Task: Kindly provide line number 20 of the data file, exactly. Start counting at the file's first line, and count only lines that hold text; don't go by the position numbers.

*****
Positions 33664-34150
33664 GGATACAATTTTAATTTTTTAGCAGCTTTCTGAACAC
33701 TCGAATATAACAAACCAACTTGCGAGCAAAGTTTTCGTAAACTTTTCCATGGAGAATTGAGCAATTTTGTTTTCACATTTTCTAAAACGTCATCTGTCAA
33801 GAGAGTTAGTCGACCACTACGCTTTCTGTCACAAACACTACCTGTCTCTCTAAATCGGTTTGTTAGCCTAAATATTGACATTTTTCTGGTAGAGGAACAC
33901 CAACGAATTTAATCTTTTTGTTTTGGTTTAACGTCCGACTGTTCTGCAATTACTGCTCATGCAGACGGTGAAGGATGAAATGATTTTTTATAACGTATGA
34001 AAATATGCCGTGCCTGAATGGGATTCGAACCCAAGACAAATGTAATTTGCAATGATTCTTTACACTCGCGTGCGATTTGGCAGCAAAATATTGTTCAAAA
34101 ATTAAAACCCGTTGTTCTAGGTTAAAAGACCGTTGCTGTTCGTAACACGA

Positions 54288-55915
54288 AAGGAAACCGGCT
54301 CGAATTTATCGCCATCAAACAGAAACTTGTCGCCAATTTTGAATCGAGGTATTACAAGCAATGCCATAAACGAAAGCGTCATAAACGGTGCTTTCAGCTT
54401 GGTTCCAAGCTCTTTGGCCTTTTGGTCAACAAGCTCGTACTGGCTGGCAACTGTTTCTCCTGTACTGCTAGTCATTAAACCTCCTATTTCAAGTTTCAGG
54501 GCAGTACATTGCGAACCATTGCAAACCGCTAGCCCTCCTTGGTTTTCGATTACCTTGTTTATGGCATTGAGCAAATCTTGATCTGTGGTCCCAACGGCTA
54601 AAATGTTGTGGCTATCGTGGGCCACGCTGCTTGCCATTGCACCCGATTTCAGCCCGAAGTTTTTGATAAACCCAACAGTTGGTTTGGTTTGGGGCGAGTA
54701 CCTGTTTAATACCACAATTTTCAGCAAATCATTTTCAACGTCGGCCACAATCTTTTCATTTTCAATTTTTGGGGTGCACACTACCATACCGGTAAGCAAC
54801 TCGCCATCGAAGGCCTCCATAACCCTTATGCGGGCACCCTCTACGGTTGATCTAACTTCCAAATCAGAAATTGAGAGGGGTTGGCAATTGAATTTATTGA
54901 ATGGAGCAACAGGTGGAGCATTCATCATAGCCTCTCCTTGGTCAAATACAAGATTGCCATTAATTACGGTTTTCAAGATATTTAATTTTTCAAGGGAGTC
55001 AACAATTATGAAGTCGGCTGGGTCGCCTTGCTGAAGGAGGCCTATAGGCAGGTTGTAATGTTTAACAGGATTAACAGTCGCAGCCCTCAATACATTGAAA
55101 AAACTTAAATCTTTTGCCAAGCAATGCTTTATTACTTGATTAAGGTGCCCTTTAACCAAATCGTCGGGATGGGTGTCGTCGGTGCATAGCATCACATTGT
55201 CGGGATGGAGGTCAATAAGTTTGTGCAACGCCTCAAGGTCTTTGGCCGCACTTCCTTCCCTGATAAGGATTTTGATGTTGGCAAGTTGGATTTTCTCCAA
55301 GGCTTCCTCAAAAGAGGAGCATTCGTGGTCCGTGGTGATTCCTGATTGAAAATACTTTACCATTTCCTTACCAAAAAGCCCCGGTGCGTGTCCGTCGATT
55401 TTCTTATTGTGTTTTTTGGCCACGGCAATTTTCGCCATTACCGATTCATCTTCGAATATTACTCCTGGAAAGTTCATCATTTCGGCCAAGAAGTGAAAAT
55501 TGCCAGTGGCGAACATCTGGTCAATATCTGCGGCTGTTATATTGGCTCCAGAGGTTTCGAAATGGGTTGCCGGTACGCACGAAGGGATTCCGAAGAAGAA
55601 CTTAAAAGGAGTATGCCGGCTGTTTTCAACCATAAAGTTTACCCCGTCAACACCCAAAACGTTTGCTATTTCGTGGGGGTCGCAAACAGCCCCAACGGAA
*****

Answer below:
55301 GGCTTCCTCAAAAGAGGAGCATTCGTGGTCCGTGGTGATTCCTGATTGAAAATACTTTACCATTTCCTTACCAAAAAGCCCCGGTGCGTGTCCGTCGATT